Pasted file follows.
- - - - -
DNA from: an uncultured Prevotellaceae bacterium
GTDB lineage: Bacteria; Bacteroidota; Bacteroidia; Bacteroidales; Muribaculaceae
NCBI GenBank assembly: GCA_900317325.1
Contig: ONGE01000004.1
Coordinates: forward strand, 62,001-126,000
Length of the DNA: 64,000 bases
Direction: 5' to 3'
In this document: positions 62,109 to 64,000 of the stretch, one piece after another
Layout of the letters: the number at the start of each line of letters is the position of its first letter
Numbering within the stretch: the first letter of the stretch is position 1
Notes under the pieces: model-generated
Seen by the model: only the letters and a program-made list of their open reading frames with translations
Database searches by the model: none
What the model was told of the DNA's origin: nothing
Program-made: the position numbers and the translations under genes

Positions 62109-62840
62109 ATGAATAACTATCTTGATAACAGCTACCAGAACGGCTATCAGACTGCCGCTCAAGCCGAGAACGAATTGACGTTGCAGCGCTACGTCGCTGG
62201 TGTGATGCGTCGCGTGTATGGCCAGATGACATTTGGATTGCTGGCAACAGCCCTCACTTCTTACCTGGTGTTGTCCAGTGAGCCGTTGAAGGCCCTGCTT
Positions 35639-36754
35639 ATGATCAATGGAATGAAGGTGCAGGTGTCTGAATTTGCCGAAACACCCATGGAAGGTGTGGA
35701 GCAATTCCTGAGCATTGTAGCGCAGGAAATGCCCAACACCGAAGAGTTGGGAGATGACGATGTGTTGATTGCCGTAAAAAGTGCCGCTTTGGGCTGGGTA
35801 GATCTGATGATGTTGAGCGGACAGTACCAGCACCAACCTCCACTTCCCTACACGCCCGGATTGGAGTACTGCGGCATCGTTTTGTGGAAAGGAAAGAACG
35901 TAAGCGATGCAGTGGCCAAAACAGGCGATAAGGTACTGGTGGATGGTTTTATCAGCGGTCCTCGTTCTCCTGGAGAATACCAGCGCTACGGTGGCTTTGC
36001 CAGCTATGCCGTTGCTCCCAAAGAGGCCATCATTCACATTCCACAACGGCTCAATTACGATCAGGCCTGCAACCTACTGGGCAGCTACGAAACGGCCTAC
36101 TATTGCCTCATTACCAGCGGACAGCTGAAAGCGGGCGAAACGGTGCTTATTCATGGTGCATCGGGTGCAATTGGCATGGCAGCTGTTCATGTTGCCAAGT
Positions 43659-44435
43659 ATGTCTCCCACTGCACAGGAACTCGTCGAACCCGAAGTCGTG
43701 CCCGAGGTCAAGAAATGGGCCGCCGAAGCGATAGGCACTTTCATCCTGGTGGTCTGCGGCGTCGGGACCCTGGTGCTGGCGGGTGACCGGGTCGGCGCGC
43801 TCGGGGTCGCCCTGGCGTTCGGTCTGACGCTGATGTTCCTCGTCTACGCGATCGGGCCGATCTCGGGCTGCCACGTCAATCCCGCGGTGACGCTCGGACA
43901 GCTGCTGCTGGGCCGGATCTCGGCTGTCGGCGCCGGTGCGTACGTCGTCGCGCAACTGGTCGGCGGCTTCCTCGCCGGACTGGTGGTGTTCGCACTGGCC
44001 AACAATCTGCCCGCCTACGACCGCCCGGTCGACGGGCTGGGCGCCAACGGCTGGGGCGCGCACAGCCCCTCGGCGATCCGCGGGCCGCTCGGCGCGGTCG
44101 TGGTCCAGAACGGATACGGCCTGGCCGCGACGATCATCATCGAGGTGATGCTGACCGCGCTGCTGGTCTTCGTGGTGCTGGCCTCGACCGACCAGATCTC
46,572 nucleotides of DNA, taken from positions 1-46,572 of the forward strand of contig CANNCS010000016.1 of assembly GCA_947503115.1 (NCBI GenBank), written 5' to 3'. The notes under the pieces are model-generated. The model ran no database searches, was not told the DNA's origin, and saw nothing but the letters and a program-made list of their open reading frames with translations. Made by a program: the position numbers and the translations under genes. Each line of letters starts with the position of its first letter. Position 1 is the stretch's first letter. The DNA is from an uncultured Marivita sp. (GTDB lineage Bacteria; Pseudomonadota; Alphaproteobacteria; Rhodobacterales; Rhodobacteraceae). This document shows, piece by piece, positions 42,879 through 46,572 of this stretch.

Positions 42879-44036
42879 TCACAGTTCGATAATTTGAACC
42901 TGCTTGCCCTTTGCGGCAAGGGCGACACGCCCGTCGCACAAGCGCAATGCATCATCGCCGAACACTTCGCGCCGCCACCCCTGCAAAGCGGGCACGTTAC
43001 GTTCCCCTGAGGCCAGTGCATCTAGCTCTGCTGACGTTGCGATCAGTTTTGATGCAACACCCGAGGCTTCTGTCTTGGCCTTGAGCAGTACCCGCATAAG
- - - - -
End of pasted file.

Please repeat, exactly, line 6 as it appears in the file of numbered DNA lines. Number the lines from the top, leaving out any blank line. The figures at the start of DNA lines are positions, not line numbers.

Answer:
Length of the DNA: 64,000 bases